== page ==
If anyone has ever paid attention to the sidebar of this blog, you can see that I chart my reading for the year. In part, this is an exercise in motivating myself to keep reading (lest I wind up with a list comprising a single book by the time we reach November). It is also a way of allowing me to remember everything that I read, and not just the good books. Too often, I finish a book that I enjoyed, but didn’t necessarily love, and after a few months, I completely forget that I ever read the thing.
So, I’ll save the good stuff for articles like this where I can blather on about the amazing books that I’ve read this year.
I’ll focus, for now on the three best books I’ve read so far this year.
By the way, this does not mean that other books in that list were not so great: I really enjoyed Stephen King’s crime novel Joyland, his son’s fantasy novel NO54R2 and had a great time with Hilary Mantel’s Beyond Black. I loved Stephen May’s Life! Death! Prizes! and Graham Joyce’s Some Kind of Fairytale.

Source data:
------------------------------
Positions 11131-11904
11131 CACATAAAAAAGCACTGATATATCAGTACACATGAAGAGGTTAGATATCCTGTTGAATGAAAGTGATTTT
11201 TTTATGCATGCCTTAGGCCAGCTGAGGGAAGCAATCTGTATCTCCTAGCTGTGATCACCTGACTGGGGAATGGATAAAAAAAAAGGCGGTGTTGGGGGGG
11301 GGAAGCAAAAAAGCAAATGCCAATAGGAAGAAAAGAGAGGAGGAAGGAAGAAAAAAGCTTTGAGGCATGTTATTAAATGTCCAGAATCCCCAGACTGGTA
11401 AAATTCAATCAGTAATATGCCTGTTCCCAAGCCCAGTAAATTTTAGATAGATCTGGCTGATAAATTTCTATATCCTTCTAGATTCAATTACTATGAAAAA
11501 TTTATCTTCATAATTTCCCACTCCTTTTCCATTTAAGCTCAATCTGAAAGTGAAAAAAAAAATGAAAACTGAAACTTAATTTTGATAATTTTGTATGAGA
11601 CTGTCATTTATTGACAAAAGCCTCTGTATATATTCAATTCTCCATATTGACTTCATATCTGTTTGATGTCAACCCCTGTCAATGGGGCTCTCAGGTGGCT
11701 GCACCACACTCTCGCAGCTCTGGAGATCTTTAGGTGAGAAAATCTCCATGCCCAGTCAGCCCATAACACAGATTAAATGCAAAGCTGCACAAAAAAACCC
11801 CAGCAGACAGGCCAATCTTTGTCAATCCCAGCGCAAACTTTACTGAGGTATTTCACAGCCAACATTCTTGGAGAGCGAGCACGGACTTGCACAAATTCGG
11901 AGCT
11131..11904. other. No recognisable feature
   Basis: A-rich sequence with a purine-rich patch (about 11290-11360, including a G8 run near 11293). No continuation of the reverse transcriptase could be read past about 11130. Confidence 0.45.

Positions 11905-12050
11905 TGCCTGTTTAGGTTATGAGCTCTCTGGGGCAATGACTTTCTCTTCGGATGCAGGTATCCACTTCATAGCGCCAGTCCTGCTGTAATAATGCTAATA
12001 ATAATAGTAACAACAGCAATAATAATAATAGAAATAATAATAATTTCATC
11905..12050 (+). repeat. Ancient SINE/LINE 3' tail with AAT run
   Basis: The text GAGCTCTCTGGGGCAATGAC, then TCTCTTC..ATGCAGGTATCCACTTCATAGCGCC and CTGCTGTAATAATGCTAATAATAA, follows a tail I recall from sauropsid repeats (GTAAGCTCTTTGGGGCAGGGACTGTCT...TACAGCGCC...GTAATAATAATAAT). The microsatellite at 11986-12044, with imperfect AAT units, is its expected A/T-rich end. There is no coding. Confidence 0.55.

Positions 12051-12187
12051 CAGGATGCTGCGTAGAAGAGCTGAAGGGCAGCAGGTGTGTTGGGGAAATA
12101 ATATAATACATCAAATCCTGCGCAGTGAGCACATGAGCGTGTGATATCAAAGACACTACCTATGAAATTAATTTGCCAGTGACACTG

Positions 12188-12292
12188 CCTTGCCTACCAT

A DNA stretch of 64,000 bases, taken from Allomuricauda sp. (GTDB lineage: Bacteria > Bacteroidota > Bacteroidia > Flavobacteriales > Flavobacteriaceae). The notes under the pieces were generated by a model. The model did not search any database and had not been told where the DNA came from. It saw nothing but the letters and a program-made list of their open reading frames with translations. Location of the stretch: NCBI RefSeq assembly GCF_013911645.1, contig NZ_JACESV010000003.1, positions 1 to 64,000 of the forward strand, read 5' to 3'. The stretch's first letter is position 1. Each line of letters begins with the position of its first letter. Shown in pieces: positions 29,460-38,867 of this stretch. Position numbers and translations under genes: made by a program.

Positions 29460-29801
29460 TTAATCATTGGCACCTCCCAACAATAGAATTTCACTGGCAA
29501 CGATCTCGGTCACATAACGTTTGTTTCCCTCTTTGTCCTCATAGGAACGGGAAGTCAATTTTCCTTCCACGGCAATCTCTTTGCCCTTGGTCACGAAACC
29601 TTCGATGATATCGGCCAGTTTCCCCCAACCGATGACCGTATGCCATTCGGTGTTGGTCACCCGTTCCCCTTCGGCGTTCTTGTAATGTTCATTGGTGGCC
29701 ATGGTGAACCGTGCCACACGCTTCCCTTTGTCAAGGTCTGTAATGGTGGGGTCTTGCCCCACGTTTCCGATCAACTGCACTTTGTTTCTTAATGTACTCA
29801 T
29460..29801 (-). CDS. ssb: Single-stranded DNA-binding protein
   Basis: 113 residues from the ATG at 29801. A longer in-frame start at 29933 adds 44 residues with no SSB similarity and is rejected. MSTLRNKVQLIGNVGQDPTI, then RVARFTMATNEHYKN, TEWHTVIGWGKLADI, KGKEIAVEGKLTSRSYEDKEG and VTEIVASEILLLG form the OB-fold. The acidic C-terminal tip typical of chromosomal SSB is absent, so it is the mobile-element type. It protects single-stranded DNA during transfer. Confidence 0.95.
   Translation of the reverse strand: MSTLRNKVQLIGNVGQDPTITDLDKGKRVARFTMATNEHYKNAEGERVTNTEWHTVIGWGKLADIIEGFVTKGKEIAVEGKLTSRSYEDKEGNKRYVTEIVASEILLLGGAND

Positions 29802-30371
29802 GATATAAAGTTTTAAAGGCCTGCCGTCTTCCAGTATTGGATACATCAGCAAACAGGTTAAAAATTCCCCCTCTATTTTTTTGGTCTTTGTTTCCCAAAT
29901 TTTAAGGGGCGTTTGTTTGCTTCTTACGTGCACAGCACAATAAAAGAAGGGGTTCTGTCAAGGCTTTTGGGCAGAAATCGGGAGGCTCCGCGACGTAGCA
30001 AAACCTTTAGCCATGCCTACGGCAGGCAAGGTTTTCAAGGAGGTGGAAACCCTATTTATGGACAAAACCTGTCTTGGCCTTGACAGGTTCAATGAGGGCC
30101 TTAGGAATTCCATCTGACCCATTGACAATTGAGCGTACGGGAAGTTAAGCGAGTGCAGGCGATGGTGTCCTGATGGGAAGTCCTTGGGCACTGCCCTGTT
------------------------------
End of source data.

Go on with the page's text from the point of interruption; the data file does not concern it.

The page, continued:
But seriously, none of them could compete with these.
First up is Guardian First Book award winner The Yellow Birds by Kevin Powers. A remarkable novel about US soldiers in the Middle East with easily one of the most horrific sequences I’ve ever come across in a novel. More frightening than any horror fiction would dare to be, and more moving than any other book I’ve read this year. A true masterpiece of fiction.
The Skies Belong to Us is my pick for the best non-fiction so far this year. The tale of a Vietnam veteran who hijacked a plane during the so called ‘Golden age’ of plane hijackings, and his relationship with a young woman is presented alongside shorted stories about other plane hijackings. At times hilarious, and completely bizarre, this story takes in the Black Panthers, and French movie stars. Unbelievable, and yet, completely true: the way all great non-fiction should be.
Finally, my pick of novels in translation is All Dogs are Blue by Rodrigo De Souza Leoa and published by wonderful small press And Other Stories. The book tells the story of a man committed to a mental health facility, and is told in a stream of consciousness as he survives day by day. It’s beautifully written and the final note on the author is an absolutely devastating coda to the piece.
I hope you go out and pick these books up, if you haven’t read them of course. If you have, I’d love to know what you think, add your comments below! And pop a comment down there giving me your favourites so far this year!